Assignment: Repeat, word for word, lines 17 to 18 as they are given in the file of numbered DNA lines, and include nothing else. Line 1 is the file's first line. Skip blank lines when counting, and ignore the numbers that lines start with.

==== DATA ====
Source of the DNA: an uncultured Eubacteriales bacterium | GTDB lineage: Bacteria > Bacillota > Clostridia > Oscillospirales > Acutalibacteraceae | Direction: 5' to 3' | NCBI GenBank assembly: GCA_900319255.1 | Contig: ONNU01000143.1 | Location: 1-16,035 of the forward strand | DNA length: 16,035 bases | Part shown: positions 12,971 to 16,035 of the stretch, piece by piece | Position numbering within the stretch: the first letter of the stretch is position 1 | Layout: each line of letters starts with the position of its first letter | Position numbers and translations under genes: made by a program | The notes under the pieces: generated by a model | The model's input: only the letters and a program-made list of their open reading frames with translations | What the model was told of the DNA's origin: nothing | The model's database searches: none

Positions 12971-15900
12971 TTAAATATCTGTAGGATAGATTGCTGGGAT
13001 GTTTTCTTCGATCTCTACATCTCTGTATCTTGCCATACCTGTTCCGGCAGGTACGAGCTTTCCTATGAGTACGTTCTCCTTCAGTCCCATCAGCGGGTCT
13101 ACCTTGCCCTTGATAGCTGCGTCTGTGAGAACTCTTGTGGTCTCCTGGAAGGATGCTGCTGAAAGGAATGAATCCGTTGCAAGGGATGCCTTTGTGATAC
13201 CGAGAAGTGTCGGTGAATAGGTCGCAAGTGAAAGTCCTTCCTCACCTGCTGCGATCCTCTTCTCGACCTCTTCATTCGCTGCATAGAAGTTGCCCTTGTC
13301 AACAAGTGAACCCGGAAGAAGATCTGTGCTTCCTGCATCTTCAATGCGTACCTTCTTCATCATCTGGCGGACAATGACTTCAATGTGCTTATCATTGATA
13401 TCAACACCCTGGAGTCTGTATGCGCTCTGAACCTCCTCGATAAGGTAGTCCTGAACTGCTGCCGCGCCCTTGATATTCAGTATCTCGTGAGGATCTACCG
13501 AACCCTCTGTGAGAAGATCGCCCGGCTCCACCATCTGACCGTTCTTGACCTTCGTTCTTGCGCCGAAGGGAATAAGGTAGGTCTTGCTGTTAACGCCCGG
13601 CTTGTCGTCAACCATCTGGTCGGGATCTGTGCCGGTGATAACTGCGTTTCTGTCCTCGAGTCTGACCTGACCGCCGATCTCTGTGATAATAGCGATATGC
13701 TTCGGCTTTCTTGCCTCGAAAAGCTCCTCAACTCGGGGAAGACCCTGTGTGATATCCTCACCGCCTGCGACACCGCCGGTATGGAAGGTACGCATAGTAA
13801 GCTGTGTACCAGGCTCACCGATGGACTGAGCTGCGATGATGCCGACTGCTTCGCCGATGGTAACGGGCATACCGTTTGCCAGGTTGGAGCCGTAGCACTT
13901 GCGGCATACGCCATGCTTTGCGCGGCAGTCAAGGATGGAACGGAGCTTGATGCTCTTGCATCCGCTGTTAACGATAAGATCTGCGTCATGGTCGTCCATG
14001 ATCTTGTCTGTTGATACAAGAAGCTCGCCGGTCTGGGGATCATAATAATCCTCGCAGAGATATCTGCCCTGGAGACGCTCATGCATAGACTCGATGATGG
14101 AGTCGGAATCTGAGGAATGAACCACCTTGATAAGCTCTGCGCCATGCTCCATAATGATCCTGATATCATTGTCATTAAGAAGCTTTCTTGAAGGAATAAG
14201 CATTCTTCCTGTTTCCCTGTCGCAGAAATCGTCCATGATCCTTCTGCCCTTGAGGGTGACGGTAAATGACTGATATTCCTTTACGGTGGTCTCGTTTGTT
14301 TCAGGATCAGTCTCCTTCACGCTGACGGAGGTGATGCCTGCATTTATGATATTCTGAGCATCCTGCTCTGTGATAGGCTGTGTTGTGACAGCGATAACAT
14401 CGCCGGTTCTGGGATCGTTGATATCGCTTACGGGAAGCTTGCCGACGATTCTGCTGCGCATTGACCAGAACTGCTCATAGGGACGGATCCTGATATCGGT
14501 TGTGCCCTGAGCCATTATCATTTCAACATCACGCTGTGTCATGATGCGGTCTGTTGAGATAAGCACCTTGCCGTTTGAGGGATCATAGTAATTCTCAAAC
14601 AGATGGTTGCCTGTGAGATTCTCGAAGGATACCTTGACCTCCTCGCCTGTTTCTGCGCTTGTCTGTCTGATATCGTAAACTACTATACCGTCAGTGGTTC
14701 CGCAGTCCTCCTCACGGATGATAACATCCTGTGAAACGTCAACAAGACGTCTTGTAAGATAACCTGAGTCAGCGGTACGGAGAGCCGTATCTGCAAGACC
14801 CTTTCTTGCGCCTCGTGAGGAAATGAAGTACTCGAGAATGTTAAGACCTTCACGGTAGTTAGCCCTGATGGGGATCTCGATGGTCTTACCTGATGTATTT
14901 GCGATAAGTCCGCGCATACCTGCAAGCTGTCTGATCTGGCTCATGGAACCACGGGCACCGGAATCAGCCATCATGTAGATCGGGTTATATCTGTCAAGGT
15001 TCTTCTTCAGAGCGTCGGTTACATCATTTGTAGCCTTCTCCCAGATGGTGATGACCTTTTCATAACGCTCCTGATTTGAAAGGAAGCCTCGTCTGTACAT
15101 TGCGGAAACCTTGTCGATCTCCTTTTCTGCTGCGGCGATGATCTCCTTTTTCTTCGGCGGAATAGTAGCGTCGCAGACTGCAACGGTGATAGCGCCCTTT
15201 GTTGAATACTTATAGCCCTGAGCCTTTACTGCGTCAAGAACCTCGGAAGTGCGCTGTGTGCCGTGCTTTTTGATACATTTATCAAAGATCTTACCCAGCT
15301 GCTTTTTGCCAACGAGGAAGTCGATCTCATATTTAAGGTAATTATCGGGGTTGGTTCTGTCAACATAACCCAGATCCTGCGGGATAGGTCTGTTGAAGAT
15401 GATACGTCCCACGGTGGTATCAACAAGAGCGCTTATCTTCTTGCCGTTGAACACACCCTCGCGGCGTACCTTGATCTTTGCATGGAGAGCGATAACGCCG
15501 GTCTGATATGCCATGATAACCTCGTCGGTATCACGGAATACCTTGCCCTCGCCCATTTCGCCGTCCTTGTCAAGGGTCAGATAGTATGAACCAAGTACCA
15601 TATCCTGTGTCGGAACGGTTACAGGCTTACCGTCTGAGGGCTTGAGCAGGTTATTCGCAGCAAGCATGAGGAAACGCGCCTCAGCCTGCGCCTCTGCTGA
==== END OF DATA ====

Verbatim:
14301 TCAGGATCAGTCTCCTTCACGCTGACGGAGGTGATGCCTGCATTTATGATATTCTGAGCATCCTGCTCTGTGATAGGCTGTGTTGTGACAGCGATAACAT
14401 CGCCGGTTCTGGGATCGTTGATATCGCTTACGGGAAGCTTGCCGACGATTCTGCTGCGCATTGACCAGAACTGCTCATAGGGACGGATCCTGATATCGGT